By Nicholas Hartman
One of Australia’s largest upmarket restaurant groups is facing its first high-profile legal claims of underpayment.
The Sunday Age reports that a chef is claiming that the restaurant group underpaid him over a six-year span. The press release by his lawyers claim he was requested to work up to 70 hours a week, but only paid for a regular 38-hour week – meaning that his average per hour pay was pushed down to $12 per hour.
The chef, originally from Nepal and on a temporary visa, also claims that he suffered “years of mistreatment”, according to the Sunday Age, also working “up to 20 hours and finish at 1am and due to start a new shift just three hours later”.
“I slept several nights at Rockpool on a pastry bench because there was no way I could go home and come back in time,” the chef told The Sunday Age.
“I went into depression but I couldn’t even figure out if it was a depression. I just wanted to get out but I didn’t have any choice because of the 457 visa.
“That chunk of my life I used to just lie down on my weekend and do nothing. There were days I just felt like crying.”
According to the report, the restaurant group agreed to pay back staff $1.6 million last October for a single year of underpayment. Since then, it has also begun to pay back staff going back more years.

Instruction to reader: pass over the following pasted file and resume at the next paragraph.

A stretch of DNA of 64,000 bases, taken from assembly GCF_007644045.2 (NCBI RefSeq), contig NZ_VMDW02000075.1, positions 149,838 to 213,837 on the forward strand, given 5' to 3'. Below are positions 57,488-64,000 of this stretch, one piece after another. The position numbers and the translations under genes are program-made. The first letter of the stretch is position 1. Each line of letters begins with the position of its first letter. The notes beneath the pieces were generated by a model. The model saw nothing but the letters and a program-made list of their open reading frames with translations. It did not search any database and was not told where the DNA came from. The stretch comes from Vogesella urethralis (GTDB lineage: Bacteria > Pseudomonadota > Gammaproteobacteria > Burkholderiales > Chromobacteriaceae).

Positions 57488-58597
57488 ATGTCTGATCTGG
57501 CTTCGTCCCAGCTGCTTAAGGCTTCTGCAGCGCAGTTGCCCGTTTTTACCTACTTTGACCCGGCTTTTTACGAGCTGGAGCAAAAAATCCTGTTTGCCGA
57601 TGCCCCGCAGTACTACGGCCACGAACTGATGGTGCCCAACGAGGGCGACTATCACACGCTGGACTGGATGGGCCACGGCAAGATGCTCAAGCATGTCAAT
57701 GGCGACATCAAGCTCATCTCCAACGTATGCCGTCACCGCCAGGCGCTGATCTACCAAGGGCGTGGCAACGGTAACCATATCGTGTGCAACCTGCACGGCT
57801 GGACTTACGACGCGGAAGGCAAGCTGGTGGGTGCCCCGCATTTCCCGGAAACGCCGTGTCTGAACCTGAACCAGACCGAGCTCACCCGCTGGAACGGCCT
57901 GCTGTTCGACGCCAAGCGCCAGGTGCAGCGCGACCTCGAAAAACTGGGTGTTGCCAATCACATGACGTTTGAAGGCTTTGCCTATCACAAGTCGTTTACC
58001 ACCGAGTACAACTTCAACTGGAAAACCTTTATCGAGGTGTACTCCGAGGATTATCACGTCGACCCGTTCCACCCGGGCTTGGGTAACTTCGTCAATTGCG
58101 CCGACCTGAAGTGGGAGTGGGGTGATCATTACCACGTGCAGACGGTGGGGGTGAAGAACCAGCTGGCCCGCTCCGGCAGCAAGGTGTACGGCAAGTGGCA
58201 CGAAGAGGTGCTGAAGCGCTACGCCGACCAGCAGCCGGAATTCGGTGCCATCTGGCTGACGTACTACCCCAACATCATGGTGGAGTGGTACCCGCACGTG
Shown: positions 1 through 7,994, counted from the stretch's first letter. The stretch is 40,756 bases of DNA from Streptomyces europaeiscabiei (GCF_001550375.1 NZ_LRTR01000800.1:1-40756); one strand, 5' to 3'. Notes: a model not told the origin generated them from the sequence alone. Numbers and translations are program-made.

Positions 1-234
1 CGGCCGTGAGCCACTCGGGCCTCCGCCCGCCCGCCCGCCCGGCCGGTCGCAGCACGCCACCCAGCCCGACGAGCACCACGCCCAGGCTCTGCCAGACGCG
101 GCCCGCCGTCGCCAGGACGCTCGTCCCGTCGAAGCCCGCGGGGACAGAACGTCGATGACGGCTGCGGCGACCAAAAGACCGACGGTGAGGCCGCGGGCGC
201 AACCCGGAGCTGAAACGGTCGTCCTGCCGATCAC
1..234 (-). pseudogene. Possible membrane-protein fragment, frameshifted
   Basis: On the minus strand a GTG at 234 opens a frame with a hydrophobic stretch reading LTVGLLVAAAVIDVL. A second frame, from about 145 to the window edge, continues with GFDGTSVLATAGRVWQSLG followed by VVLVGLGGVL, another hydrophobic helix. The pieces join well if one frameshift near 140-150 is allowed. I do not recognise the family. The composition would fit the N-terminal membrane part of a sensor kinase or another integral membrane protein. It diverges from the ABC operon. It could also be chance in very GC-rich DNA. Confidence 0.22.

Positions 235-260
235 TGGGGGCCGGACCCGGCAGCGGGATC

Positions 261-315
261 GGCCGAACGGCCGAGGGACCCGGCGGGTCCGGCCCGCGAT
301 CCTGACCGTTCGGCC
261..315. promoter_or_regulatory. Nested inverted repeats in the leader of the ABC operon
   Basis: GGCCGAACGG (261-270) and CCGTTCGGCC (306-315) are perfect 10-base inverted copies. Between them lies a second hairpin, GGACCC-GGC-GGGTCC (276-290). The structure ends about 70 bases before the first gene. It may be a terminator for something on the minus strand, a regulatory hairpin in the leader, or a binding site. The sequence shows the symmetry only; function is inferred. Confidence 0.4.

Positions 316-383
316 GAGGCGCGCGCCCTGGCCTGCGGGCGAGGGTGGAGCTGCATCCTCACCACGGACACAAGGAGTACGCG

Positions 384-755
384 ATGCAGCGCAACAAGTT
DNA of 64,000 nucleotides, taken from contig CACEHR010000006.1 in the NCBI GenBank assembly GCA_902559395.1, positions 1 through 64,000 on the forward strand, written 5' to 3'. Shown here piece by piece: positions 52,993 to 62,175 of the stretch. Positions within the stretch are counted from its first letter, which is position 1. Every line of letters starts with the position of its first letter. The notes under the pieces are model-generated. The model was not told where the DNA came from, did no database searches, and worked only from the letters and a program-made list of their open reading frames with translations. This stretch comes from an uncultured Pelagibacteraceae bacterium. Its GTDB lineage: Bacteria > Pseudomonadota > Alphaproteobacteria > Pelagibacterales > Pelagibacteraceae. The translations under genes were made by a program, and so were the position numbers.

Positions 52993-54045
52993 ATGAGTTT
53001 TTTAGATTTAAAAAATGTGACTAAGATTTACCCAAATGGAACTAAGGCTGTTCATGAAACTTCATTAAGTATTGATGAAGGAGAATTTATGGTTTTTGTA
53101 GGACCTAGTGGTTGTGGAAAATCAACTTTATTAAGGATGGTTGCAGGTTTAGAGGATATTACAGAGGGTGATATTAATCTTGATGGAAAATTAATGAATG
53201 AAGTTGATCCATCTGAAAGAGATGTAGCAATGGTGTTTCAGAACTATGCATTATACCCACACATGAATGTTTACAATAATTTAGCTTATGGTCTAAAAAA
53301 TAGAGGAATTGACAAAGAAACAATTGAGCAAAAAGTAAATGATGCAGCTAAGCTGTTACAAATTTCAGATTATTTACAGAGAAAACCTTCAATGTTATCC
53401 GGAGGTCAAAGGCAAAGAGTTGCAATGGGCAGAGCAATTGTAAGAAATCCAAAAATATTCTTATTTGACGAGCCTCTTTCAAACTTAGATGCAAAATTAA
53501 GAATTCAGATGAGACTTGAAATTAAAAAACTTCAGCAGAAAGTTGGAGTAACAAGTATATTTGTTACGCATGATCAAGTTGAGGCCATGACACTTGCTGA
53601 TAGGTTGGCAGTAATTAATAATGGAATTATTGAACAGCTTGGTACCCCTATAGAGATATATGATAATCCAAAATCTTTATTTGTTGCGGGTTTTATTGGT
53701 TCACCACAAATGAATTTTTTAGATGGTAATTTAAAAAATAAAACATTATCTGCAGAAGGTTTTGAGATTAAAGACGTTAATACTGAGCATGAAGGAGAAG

The total cost of underpayments hasn’t been disclosed but is reported be up to $10 million.
The group is also reported to have previously settled individual claims quietly – another migrant chef “received nearly $30,000 after working more than 1500 hours of unpaid overtime over two-and-a-half years,” the article reports.
News of this claim comes after George Calombaris’ MADE establishment’s court-enforceable undertaking (EU) with the Fair Work Commission was revealed late last week.
MADE establishment was ordered to pay a $200,000 contrition payment after self-reporting they had underpaid staff $7.8 million over a six-year period.
When contacted by The Age, the restaurant group declined to comment as the matter was still before the courts, but they did say they were cooperating with the Fair Work Ombudsman and their investigation into their business.
“We continue to work with the Fair Work Ombudsman and past and present employees regarding any amounts that may be owing,” the business said.